31. Regarding drama, PE etc we do them at onsites and in Gaeltacht. Im in my first year of Hibernia and so far I have had 12 hours of online lectures behind the theory of P.E and the strands and also 30 hours of face to face practical lessons in P.E. with a small group of 30 pupils. How many hours of P.E. did you have after 9 months of your course…

  32. Don’t get me wrong Lara, I am also dead against the post grad course. Mary I only took in 60 post grads this year and it is unlikely that they will be taking in any more next year. However the post grad is full time and extremely intensive and they do 9-6 every day, unlike hibernia’s part time status.

    Your the first hibernia student I know that doesn’t get holidays. In fact I am friends with a hibernia student who just completed her first year and she has her holidays now apart from an assignment due in July and her stint in the gaeltacht. If hibernia is claiming that they are working through the summer then I question if they are completing a full 18months of training.

    Yes I learned about this whole “doing lectures” while in the gaeltacht this week. How innovative of hibernia!! So the time in the gaeltacht is counted as part of the 18 months. Incredible. A newly qualified hibernia teacher told me recently that they did their entire art lectures while in the gaeltacht and the art lecturer attempted to speak irish but failed miserably. So they taught art when they were supposed to be learning irish. No wonder hibernia students have such a poor standard of irish. Plus you tell me ye did PE in the gaeltacht too? Was there any irish learned at all? ALSO i learned that hibernia students share a house with each other, so there’s no obligation to speak gaeilge unlike living with a family.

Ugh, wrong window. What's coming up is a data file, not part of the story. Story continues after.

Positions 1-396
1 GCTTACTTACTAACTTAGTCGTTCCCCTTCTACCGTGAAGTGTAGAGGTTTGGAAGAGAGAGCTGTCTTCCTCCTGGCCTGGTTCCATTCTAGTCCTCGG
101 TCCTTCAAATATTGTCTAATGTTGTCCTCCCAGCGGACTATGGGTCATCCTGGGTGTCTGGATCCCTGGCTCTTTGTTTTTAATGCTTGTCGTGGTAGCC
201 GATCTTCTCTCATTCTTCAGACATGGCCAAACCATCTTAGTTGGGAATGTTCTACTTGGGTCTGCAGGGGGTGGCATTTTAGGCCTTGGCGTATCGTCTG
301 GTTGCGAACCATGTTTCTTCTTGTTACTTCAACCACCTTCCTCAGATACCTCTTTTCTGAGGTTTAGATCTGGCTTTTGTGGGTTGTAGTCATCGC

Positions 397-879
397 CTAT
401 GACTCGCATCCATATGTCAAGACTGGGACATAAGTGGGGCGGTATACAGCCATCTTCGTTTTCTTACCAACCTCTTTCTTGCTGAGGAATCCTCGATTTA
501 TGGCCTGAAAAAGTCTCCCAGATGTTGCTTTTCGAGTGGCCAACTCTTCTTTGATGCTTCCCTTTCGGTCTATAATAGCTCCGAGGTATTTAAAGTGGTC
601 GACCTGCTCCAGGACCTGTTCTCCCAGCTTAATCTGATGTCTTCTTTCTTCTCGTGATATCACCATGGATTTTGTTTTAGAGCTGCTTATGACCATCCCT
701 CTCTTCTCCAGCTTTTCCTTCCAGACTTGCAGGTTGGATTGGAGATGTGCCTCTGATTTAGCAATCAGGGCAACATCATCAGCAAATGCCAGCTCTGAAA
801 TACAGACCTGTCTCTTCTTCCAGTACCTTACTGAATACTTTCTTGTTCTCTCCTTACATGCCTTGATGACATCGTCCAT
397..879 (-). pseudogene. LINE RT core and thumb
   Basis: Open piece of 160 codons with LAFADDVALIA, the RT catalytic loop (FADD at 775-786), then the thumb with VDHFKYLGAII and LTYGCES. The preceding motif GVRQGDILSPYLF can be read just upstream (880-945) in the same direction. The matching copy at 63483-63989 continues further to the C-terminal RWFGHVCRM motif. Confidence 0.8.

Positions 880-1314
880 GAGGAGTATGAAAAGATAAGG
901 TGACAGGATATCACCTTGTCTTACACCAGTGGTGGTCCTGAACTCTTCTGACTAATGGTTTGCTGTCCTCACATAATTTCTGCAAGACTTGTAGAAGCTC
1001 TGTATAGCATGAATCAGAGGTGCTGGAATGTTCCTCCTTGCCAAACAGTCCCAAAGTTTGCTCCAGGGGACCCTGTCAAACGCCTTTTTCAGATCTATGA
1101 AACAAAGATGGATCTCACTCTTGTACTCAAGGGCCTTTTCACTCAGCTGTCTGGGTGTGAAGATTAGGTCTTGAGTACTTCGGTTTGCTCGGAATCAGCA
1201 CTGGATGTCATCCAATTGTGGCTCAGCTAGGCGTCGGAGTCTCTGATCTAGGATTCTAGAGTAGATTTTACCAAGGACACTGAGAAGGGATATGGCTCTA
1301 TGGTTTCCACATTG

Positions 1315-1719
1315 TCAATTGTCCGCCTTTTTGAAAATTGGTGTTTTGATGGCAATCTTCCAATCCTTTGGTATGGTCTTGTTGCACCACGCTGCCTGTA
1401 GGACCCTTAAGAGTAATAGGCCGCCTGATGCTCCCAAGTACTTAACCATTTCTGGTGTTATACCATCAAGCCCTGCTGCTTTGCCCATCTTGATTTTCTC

Don’t even attempt the whole “we do more lectures than ye” argument. Your prospectus clearly states 14 hours of online lectures plus 2 hours of online tutorials, and a full day here and there. Ok so lets work out the statistics. So take away your 15 weeks of tp from the 18 months you are left with 14 months of lectures. Compare that to our 27 hours of lectures for 3 years, plus not to mention the hours we did outside of our timetable, extra SEN seminars, preparing for the profession seminars, 2 weeks extra tp in a special school which we did during our holidays, extra professional maths seminars, 1.5. hours of choir per week (counted as 10per cent of music) PLUS not to mention our trip to the gaeltacht…..during our HOLIDAYS

    I am not one bit threatened by the course. I have my job. You are missing my point. I am annoyed that the government thinks so little of our profession that they allow people to obtain the same qualifications in such an inadequate setting.

    Hibernia teachers getting jobs??? This opinion of yours will be very different this time next year when you will be looking for a job i’m afraid.

    I’m started my M.ed in music education in a years time and i’m curious to know how the course conducts its drama and music lectures? Is it also during the gaeltacht?

  33. I think your very misinformed about a lot of things.